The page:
Cache HIT – When data is in the cache and isn’t expired
- Client requests data from the cache.
- Cache returns the data to the application.
Cache MISS – When the data isn’t in the cache or it is expired
- Client requests data from the cache.
- Cache doesn’t have the requested data, so it returns a null.
- Client requests and receives the data from the database.
- Application backend updates the cache with the new data.
Advantages of a lazy loading strategy
- We cache only what we need, the data which is not requested by the client will never end up in a cache storage because basically, it requested.
- In case of hardware failure, the caching will continue to function on a new one, each cache miss results in a query of the database will be added to the cache so that subsequent requests are retrieved from the cache.
Disadvantages of a lazy loading strategy
- There is a cache miss penalty. Each cache miss results in 3 trips, which can increase the latency
- The initial request for data from the cache
- Query of the database for the data
- Writing the data to the cache
- Stale data, If data is only written to the cache when there is a cache miss, data in the cache can become stale since there are no updates to the cache when data is changed in the database
How the ”write through strategy” works:
The main idea behind the ‘’write through strategy’’ is to cache data whenever the database updates or creates records. Mens when there is any operation that updates or adds new record to the database we take that and put to the cache storage.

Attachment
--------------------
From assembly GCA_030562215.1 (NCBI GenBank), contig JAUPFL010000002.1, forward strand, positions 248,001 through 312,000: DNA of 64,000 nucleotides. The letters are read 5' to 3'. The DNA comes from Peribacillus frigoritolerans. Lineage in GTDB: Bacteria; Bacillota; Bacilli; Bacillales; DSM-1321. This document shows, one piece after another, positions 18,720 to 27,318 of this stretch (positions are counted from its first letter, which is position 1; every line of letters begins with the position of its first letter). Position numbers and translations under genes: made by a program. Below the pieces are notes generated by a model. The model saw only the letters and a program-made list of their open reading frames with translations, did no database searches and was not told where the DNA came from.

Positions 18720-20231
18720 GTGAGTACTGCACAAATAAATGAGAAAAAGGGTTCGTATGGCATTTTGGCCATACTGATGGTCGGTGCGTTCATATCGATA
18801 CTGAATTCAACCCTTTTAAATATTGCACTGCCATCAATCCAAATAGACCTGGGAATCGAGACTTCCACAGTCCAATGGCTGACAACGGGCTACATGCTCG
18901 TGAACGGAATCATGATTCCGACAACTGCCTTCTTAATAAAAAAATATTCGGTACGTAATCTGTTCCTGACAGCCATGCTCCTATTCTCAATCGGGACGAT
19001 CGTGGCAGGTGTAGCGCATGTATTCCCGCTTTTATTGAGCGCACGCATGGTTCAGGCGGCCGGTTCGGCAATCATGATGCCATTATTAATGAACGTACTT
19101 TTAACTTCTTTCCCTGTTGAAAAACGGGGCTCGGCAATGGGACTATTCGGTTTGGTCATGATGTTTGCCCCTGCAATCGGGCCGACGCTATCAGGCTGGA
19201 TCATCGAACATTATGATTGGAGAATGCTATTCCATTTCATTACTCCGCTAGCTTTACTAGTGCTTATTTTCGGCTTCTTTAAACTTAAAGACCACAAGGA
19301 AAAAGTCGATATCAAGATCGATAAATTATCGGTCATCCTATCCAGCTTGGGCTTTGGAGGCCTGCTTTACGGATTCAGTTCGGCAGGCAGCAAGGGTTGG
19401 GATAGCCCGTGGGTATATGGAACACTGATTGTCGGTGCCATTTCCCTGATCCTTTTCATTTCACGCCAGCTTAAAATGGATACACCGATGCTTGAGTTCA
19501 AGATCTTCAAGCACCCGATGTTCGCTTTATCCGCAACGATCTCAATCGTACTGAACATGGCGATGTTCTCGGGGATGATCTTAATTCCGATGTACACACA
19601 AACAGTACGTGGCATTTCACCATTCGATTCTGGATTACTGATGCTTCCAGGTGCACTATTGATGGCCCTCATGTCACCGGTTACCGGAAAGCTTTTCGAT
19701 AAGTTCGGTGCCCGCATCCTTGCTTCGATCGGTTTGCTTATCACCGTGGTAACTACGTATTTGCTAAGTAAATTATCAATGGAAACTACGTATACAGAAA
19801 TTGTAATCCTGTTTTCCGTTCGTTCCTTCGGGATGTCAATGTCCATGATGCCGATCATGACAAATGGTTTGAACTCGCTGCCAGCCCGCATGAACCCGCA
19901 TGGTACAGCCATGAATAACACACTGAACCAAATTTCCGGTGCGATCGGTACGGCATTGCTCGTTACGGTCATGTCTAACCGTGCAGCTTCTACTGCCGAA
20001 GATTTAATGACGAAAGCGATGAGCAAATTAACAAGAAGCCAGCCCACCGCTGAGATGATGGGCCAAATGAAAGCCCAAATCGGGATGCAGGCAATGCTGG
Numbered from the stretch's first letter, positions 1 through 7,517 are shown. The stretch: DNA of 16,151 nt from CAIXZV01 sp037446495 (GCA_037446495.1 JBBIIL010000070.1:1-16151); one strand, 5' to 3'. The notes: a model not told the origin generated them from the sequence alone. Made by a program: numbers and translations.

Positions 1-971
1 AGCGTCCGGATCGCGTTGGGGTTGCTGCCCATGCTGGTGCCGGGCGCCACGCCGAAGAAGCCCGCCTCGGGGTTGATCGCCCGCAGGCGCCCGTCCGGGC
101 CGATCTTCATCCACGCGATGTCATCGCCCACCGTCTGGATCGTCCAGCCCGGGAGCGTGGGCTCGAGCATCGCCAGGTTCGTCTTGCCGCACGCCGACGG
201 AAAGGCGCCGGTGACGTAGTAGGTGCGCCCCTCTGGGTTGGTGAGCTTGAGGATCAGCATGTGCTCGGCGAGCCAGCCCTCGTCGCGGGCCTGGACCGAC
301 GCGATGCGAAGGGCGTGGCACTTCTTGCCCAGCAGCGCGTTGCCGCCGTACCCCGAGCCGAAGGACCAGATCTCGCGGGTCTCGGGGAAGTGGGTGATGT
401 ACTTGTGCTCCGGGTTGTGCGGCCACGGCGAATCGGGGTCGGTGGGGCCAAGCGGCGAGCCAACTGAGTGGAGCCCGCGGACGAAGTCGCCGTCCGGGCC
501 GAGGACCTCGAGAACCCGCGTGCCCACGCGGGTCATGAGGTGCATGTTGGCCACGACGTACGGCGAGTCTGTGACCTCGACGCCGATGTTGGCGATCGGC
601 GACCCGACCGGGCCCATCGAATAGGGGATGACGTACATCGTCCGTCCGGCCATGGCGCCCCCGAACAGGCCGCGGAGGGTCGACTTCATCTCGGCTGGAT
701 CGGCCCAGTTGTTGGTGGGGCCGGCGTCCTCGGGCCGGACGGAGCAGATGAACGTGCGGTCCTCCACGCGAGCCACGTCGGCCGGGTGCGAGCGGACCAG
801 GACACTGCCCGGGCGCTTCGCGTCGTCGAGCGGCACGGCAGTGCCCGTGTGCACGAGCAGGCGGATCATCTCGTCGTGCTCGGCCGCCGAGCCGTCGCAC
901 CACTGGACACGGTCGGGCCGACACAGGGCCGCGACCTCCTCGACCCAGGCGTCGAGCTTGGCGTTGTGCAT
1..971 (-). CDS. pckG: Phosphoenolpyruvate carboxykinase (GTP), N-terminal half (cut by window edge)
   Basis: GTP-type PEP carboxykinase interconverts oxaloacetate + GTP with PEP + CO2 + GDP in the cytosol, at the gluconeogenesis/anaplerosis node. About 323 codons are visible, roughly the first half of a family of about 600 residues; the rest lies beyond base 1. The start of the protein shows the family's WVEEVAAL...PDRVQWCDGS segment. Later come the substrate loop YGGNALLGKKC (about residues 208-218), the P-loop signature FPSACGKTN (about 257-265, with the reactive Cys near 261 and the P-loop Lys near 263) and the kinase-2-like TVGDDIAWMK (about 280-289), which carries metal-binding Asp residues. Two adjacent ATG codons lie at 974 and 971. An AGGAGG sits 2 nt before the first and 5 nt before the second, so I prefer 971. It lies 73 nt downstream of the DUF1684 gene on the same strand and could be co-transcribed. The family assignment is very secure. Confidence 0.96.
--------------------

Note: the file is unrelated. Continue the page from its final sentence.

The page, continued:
Advantages of Write Through Strategy
- Data in the cache will never be stale because we always update it
- Write penalty vs. Reading penalty, every write/update includes two operations
- Write to the cache storage
- Write to the database
Disadvantages of Write Through Strategy
- In case of spinning up a new node, due to the node failure or scale out, there will be a missing data in cache storage, until that will be updated in the database
- Cache churn, since the most data will never read, there will be a lot of data that will never be read, this is a waste of memory
TTL (Time To Live)
TTL is an integer value that specifies the number of seconds or milliseconds (based on implementation) until the key expires. When an application attempts to read an expired key from a cache storage, it is treated as though the key is not found, meaning that the database is queried for the key and the cache is updated.
This does not guarantee that a value is not stale, but it keeps data from getting too stale and requires that values in the cache are occasionally refreshed from the database.
How TTL can help to cover disadvantages of both strategies described above
Well, Lazy loading allows for stale data, but won’t fail with empty nodes. Write through ensures that data is always fresh, but may fail with empty nodes and may populate the cache with superfluous data. By adding a time to live (TTL) value to each write, we are able to enjoy the advantages of each strategy and largely avoid cluttering up the cache with superfluous data.